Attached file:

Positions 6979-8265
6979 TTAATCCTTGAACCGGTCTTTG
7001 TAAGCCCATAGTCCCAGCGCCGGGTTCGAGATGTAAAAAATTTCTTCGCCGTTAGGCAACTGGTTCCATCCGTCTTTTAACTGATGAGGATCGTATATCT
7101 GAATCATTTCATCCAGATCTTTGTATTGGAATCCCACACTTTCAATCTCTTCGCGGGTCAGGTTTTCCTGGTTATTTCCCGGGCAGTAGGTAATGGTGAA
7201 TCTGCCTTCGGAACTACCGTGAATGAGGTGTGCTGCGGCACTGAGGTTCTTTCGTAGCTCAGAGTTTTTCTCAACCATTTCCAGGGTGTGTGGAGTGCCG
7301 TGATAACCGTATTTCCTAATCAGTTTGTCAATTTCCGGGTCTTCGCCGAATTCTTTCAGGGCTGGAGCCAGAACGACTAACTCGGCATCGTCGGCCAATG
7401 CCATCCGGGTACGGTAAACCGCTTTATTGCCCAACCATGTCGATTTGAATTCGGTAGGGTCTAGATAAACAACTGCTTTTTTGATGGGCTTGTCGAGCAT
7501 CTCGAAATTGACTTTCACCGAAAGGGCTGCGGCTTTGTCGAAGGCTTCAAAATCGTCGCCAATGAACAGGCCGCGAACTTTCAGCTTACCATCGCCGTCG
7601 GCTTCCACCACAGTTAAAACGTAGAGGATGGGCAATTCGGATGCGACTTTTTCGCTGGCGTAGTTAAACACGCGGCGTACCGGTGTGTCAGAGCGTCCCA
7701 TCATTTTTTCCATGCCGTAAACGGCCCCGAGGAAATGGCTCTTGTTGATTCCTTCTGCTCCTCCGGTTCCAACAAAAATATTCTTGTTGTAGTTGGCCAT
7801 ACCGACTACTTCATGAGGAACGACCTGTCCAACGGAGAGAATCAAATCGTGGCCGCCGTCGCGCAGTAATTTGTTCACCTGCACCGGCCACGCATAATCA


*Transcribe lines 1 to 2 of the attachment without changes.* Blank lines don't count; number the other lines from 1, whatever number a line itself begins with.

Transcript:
Positions 6979-8265
6979 TTAATCCTTGAACCGGTCTTTG